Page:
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Costly meal for Hainan

(China Daily)

15:18, February 02, 2012

When a tourist to Hainan Island complained on his micro blog that he was charged 3,600 yuan ($571) for a simple three-dish meal at a seafood stall in Sanya during the Spring Festival holiday, local government officials responded to the widespread criticism it triggered by saying it had received no complaints about the service industry during the holiday week.

This sparked even more sarcasm and criticism from netizens, which prompted the local government to try and squirm away from the barrage of criticism by saying its remark about zero complaints only applied to food stalls. It then said it would prosecute anybody badmouthing Sanya.

Statistics show 484,000 tourists elbowed into Sanya, a coastal city of 685,000 permanent residents, during the Spring Festival holiday week, bringing 3.32 billion yuan of tourism revenue to the city.

But if the city fails to uphold the standard of service visitors expect or tolerates exploitation it will soon lose its attraction for many.

The local authority must not ignore the widespread online complaints about pricing and service and should investigate such complaints diligently.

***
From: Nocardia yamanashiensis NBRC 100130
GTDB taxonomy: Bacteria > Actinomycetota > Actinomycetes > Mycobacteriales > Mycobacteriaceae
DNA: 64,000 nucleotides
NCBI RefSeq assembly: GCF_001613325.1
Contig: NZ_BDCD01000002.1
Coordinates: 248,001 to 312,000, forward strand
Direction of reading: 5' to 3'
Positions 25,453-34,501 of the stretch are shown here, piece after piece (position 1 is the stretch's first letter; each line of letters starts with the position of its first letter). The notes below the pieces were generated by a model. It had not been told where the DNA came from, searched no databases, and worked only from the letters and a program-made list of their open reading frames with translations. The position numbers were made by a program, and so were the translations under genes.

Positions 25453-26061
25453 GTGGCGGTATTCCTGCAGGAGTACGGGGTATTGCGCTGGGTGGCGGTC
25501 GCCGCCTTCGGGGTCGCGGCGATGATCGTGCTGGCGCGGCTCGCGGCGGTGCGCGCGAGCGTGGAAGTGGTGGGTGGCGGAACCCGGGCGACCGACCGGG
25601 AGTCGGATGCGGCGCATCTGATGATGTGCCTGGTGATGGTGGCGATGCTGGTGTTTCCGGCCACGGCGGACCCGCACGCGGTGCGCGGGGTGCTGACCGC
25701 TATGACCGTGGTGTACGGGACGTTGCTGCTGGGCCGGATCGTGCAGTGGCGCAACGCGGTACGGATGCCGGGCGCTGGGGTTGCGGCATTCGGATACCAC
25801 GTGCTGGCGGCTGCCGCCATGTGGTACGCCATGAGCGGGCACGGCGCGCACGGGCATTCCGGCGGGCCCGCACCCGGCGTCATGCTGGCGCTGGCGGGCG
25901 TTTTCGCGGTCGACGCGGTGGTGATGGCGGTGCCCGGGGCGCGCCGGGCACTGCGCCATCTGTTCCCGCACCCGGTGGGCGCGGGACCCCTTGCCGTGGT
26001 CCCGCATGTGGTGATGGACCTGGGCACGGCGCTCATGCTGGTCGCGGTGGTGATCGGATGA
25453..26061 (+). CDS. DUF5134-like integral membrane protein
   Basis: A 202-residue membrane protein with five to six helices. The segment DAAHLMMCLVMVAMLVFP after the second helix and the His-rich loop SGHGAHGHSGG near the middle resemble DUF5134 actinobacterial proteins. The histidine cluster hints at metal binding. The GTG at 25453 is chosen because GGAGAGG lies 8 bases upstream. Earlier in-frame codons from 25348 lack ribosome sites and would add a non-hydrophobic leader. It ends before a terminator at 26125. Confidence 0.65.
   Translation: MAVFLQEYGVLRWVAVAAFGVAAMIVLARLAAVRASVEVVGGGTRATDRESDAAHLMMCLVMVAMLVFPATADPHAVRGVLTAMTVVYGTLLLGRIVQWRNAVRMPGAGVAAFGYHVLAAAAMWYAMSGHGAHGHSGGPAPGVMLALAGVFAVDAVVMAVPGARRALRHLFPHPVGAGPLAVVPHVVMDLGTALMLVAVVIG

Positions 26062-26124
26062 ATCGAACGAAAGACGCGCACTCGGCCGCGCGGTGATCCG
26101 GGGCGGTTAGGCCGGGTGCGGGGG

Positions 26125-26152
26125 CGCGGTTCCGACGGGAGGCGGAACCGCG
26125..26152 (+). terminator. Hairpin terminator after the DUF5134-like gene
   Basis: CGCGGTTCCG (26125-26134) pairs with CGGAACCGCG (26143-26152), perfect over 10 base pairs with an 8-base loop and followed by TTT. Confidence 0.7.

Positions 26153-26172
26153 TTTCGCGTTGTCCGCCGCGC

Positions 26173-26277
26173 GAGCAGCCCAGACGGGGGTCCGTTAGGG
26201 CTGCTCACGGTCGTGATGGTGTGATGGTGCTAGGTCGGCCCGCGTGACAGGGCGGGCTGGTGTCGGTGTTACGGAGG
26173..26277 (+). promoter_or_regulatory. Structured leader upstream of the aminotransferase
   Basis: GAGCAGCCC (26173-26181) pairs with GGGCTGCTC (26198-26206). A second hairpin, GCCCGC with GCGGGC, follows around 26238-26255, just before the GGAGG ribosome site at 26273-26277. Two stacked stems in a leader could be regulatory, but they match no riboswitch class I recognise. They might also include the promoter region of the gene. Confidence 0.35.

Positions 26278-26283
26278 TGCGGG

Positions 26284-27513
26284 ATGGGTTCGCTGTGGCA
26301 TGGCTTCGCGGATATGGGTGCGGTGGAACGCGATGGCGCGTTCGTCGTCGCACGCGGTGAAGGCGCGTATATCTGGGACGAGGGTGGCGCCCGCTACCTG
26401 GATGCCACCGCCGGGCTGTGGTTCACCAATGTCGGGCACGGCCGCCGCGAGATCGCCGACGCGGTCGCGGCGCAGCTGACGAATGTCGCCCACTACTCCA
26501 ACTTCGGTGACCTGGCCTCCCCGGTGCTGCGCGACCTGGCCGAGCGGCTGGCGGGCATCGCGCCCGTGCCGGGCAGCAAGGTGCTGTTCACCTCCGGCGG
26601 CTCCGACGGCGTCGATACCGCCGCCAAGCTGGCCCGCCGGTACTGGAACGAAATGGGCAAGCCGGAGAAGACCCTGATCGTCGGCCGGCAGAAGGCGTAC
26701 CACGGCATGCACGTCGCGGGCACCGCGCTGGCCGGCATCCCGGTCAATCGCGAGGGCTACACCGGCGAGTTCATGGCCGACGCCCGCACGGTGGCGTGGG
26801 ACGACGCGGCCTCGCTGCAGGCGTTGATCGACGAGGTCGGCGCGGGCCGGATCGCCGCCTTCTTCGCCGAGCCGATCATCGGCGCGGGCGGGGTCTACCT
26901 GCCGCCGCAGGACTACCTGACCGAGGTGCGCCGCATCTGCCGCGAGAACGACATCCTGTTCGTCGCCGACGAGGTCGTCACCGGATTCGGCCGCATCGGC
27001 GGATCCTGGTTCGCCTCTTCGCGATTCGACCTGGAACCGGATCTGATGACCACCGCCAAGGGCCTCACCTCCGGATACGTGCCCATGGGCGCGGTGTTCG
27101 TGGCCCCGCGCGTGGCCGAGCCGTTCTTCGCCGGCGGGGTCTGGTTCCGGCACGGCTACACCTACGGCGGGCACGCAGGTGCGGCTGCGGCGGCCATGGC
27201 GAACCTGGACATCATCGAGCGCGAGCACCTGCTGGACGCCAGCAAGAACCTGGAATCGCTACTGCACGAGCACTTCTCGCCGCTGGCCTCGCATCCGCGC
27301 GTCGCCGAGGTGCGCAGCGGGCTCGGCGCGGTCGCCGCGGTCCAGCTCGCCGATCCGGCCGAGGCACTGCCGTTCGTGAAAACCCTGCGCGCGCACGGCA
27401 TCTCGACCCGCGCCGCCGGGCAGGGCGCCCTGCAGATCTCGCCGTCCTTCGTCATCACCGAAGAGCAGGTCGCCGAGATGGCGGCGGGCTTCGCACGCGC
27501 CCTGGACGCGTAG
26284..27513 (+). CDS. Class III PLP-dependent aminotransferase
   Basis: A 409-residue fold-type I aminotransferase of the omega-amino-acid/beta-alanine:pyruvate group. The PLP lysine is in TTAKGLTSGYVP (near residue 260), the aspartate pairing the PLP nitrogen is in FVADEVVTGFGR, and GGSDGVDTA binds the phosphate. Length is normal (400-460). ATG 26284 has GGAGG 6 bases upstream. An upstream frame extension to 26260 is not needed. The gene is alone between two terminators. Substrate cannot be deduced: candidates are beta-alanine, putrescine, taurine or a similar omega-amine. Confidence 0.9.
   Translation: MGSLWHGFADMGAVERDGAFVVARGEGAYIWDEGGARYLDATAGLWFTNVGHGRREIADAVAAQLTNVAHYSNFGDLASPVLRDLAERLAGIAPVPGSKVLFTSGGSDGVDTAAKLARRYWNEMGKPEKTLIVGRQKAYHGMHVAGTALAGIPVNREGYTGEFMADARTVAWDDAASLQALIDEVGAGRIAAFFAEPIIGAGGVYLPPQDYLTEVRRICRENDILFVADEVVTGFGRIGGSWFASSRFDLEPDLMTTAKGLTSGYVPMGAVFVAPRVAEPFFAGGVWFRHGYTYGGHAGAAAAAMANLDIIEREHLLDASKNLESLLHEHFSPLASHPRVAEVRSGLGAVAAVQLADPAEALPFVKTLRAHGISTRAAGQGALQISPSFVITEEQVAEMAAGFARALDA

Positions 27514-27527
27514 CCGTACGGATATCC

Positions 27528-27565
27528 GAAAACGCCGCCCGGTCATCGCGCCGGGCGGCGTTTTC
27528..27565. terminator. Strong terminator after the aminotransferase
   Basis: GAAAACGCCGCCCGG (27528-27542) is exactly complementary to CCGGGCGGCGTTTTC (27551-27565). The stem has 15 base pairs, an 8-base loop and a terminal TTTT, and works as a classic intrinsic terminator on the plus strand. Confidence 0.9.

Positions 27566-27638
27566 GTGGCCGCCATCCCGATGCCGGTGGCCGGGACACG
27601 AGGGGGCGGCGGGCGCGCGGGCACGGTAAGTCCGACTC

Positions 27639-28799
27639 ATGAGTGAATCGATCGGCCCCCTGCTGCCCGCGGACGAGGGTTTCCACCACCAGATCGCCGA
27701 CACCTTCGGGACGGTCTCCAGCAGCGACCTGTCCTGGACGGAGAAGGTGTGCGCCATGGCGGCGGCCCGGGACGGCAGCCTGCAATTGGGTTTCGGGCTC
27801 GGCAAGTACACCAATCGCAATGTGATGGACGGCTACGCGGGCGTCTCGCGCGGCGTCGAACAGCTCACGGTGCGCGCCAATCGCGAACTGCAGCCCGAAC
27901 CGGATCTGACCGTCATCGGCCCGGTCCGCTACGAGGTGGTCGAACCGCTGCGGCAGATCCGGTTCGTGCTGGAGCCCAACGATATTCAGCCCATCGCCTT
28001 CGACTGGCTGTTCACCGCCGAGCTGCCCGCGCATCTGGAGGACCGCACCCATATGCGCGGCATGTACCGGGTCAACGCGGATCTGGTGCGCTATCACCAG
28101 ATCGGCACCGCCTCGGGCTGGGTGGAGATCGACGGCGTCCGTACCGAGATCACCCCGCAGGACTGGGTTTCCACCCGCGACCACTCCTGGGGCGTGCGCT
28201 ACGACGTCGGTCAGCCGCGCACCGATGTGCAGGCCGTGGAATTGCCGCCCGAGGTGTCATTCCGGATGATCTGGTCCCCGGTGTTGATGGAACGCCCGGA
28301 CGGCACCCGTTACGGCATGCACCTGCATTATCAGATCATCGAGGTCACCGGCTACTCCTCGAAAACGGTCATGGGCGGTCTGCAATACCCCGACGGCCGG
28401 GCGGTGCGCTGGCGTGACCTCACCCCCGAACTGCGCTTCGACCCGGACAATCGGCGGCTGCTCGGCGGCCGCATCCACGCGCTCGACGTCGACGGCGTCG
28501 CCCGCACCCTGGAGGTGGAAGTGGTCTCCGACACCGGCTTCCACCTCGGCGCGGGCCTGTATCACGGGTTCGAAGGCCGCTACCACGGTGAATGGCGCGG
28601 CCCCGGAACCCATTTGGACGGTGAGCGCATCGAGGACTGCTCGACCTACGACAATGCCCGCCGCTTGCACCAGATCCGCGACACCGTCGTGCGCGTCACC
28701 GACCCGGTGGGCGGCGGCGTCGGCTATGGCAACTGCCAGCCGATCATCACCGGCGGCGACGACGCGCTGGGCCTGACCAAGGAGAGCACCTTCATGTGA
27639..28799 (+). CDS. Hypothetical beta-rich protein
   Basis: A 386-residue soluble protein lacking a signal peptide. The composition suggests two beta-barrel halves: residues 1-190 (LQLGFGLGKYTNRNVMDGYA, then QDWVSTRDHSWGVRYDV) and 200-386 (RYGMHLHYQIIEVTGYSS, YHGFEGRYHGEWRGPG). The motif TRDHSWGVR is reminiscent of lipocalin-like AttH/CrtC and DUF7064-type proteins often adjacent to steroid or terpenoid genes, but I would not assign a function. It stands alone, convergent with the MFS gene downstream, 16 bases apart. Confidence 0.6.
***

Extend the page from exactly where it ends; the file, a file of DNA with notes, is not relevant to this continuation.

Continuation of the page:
The National Tourism Administration's report of 2011 ranked Sanya sixth from bottom in its tourist satisfaction list of 50 tourist cities. High prices were cited as the main reason for visitor dissatisfaction. In the report a year earlier it was ranked 24.

When the State Council earmarked Hainan as a world-class tourism island in 2010, the support of the central authority should have been the opportunity for the island to develop itself in an all-round way. But Sanya's rapid slide down the rankings and the growing numbers of tourists disappointed by their visits in the past two years show the local authority needs to make greater efforts if the island is to be world class.

It was encouraging then that the vice-governor of Hainan province was willing to face up squarely to the problems on Wednesday and pledged to strengthen supervision of service standards.

But how and when his words are translated into action remains a test for both the local authorities and residents.

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